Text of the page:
More recently, Cosentino et al. (2013a), in a study on the acceptability of different types of packaging for exalting the quality of cosmetics with jenny milk, found that consumers preferred the one evoking the concept of natural. A total of 300 consumers, aged in mean 33 years, evaluated the preferences by using a scale of values from 1 to 5. In order to identify the most preferred packaging, the naming, the type of packing paper and the communication aspect of packaging were studied (Fig. 2). The naming has been developed starting from the concepts of delicacy and of naturalness, with the direct representation of the product source, like the donkey with a specific soft brown tone coat. The name “Asinella” was the most preferred by a jury of 50 habitual cosmetic consumers; the farmers also identified it as the best choice (Fig. 2).
Fig. 2 Types of packaging
Consumers were asked to evaluate different types of packing paper: matte, glossy and glossy embossed with texture (Fig. 2). Matte paper was the most preferred, because it evoked the perception of natural, more than the glossy paper, which is usually used by the competitors (Asilac, Milk drops and Dahl). In addition, consumers were more willing to buy cosmetics packaged with matte paper.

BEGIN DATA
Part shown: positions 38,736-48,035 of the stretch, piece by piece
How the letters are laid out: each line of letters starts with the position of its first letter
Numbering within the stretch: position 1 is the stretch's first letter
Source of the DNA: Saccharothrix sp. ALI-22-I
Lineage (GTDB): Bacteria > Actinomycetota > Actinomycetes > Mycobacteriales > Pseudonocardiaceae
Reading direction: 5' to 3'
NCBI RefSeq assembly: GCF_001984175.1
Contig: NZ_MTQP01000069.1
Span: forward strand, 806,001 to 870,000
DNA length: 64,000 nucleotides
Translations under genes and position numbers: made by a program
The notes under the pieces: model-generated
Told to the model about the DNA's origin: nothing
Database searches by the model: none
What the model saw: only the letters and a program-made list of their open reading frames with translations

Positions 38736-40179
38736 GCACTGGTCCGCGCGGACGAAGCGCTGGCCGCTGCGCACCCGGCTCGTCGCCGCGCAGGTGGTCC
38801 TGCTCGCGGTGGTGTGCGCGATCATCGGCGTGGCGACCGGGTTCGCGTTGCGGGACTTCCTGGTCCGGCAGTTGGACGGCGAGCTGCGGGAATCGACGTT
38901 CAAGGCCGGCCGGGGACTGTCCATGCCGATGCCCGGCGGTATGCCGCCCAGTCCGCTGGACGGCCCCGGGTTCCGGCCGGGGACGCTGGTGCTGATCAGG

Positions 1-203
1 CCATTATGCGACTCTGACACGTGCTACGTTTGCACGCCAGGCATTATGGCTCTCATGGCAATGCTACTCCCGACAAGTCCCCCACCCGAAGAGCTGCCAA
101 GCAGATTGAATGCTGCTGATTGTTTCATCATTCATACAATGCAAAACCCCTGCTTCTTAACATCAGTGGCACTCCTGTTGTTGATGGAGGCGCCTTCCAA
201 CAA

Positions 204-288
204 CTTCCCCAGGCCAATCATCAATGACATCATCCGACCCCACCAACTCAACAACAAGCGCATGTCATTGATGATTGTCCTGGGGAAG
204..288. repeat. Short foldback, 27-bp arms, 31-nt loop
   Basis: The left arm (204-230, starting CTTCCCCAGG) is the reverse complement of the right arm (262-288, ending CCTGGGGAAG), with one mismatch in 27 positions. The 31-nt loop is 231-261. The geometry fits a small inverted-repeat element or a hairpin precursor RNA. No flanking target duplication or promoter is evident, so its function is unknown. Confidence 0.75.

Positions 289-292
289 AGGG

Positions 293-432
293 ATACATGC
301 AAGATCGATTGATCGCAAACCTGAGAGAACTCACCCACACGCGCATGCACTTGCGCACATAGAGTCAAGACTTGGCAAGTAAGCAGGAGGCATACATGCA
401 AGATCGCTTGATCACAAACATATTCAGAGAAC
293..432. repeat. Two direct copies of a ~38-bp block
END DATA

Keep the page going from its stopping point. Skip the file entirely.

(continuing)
The communication aspect of packaging proposed was A, “Asinella”; B, “Asinella” + “Natural product”; and C, “Asinella” + “Natural product” + “Made in Basilicata” (Fig. 2). Consumers considered packaging information important to induce to purchase and judged the message of type B more persuasive than the other two communication forms of packaging, probably for the reliability of the product. They also considered the most persuasive combination in purchasing the name “Asinella”, with the text label “Natural product”. From the consumer perspective, naming is an important quality cue and makes it easier to infer quality. In addition to this parameter, traceability systems, branding and labelling can help consumer's choice (Grunert 2002).